One of the most common questions I seem to get from both novice and experienced gardeners alike this time of the year is “How do I keep my myrtle topiary alive indoors through the winter?”. I will admit they can seem a bit finicky, but just like any houseplant, all they need is the right balance of sunlight and water to sustain their growth. Well, that’s the short answer, anyway.
The long answer is that myrtle (we grow myrtus communis compacta, a small leaf variety) has been kept clipped this way as topiary for hundreds of years because it responds so well to being clipped into shapes, even if grown in a pot indoors.
We grow our topiaries on sight in the greenhouses at the farm. This requires practice and patience but also allow us to supply you with a well established plant that you will only need to maintain without too much trouble. Most of the topiaries we sell are already 1 1/2 to 2 years old and already well formed.
Most people find there myrtle plants thrive in the summer months. This is because myrtle prefers full direct sun. They can take a large amount of water in these conditions, especially for an established potted plant and so do best with regular, maybe even daily, watering in the summer. It is also best to clip your topiary often during it’s high growing season. This will not only make it easier to keep sufficiently watered, it will also keep the growth looking full and the shape well formed.
As the days get shorter in the fall and into the winter, the growth is likely to slow down considerably on your myrtle topiary. So should the amount of water and clipping necessary to maintain it. This means you won’t have to water or trim it as often! This is good, right? Just water it generously when the soil has dried out, you don’t have to soak it or mist it and the soil doesn’t want to be wet all of the time, watering approximately one to three times a week depending on how warm and dry your home is in the winter should do it, and just give it a quick trim when it starts to look shaggy, maybe once or twice a month.
Move your potted topiaries around inside if you don’t have a lot of light where you want to keep them. For instance, they look great on a mantle or tabletop but don’t get much sunlight, so once a week or so move them to a sunny windowsill for the day and give them a little water. This can be enough to keep them looking great through the winter months and ready to be enjoyed for years to come!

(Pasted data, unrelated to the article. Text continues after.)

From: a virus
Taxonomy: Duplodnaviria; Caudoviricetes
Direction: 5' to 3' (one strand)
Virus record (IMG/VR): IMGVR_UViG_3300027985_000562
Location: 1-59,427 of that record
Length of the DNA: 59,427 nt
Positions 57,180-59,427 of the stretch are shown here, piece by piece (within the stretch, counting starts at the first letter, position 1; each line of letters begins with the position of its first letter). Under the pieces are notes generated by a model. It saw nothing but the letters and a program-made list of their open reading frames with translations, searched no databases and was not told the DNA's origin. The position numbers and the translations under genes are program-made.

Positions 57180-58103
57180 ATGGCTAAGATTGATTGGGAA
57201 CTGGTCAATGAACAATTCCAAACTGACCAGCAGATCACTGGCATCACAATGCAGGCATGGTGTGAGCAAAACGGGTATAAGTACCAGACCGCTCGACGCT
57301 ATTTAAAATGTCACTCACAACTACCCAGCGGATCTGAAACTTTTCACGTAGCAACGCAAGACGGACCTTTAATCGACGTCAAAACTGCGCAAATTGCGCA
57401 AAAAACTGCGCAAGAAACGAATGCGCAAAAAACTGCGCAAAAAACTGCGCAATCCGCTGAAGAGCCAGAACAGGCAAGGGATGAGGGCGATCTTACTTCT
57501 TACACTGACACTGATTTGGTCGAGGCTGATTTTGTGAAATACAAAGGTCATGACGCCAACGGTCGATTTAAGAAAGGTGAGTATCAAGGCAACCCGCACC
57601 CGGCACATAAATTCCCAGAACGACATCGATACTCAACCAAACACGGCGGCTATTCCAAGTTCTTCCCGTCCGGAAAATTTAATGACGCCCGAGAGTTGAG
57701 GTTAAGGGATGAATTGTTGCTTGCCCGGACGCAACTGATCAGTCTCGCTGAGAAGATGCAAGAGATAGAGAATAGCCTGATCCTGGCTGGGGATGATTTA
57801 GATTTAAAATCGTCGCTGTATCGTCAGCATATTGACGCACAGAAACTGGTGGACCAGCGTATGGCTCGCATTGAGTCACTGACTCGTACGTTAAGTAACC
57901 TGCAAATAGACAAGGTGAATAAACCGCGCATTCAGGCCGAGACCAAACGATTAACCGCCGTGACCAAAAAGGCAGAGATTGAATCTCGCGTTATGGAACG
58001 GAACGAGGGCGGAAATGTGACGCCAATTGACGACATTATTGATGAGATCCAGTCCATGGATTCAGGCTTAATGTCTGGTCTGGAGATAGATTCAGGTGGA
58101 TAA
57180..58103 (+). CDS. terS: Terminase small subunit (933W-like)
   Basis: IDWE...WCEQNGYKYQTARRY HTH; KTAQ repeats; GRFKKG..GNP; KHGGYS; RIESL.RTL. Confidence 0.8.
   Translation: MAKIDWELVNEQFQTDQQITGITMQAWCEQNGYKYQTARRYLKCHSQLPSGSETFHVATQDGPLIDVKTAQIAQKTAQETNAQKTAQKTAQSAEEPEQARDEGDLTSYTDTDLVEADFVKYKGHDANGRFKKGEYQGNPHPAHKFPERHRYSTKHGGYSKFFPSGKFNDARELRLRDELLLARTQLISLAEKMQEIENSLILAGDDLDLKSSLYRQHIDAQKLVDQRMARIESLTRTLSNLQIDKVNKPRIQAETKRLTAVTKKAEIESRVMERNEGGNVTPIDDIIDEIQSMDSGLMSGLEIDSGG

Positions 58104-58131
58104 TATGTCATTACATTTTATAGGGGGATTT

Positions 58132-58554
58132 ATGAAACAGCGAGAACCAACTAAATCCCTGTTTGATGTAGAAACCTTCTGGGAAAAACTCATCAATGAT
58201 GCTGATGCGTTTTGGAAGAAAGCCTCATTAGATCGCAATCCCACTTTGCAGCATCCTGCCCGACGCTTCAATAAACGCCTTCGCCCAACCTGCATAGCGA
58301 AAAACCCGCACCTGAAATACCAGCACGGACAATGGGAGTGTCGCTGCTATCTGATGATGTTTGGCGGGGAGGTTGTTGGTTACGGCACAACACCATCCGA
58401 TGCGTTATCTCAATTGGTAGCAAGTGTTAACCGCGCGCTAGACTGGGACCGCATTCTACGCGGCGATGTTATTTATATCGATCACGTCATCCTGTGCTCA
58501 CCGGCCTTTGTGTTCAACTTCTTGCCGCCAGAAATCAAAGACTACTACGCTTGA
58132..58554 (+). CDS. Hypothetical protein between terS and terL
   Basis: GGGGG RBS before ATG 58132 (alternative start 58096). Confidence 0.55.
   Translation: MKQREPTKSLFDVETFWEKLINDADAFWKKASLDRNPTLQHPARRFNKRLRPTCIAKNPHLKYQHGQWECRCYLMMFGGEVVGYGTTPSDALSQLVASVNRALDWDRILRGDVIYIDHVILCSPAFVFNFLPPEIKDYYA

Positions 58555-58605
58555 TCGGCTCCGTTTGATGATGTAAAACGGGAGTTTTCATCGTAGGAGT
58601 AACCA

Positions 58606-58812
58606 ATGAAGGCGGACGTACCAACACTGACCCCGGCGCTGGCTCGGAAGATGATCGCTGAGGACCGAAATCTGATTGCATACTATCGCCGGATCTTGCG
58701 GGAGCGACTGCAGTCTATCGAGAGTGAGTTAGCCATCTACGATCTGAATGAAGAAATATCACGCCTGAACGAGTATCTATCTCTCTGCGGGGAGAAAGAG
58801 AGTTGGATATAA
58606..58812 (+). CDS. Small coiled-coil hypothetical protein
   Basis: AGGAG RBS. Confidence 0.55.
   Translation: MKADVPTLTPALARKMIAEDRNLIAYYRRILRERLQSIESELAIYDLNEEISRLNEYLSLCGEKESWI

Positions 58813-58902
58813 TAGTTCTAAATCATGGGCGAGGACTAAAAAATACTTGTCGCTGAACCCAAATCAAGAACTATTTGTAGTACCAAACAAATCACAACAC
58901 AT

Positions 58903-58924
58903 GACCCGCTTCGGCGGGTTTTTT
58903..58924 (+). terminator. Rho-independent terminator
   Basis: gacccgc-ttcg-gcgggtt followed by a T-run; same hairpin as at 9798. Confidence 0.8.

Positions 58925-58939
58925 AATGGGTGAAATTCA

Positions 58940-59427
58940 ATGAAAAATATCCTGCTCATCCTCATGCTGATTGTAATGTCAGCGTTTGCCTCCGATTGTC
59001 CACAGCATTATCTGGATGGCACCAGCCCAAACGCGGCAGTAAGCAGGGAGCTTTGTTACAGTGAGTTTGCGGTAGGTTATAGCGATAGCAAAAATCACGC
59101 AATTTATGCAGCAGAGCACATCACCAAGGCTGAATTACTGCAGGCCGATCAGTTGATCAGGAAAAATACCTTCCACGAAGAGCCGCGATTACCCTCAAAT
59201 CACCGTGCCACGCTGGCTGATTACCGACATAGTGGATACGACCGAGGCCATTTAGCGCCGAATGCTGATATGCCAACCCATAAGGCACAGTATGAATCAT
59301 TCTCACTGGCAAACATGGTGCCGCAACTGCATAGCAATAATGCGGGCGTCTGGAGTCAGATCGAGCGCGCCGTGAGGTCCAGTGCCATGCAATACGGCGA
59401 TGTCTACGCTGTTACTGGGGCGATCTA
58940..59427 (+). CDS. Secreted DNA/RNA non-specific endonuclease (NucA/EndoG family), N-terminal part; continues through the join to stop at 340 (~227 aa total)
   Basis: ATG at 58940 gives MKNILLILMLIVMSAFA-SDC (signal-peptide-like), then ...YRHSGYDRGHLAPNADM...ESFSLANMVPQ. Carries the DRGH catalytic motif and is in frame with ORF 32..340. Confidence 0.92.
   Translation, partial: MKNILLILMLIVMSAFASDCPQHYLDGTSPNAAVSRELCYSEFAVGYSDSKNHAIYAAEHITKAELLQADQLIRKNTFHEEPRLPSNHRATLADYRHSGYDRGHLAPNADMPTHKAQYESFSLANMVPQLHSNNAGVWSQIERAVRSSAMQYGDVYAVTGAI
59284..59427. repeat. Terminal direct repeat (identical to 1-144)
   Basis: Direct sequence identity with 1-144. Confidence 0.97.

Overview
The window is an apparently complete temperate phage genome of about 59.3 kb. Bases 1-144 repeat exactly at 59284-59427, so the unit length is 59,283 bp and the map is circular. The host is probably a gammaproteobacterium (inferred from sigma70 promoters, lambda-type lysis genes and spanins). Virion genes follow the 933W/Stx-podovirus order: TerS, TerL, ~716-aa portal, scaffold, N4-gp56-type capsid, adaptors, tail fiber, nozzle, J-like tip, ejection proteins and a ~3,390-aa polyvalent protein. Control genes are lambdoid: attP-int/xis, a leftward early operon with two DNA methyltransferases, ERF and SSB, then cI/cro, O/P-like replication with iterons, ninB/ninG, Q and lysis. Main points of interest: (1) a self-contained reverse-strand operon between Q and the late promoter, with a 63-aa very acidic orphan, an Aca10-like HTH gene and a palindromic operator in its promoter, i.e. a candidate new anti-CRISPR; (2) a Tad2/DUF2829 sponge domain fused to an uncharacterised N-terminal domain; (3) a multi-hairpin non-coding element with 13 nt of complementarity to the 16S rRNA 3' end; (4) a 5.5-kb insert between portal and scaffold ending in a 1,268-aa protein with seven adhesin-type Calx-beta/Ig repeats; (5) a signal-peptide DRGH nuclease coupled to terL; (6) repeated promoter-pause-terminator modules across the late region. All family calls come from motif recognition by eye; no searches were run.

If you have had your topiary for some time or it’s growth has become much larger than the diameter of the pot that it is in, or if your New England home is drier than the sahara in the winter (I’m looking at you woodstoves and radiant heat) and you are finding it difficult to keep your topiary watered (i.e. I water it all the time and the damn thing is always dry!) it is time to transplant it into a larger pot. Pick a pot just slightly larger so the proportions will still be right, we have a great selection of terra cotta at the farm, and if it is particularly pot-bound you may want to loosen the roots a bit when transplanting. Always use a pot with a hole in the bottom and put something for drainage in the bottom of the pot like gravel or some broken pottery pieces. Myrtle requires good drainage. And make sure to stake and tie your topiary to support it’s shape, we use bamboo and raffia for this and both are readily available (bamboo stakes at most hardware stores, raffia at most craft or floral supply stores), inexpensive and have a natural appeal.
If you live nearby and want us to re-pot a topiary you got from us, we would love to have you bring it by. If you are not local or can’t stop in, you can email us at email@example.com with any questions you may have about something you got from us that I haven’t covered here.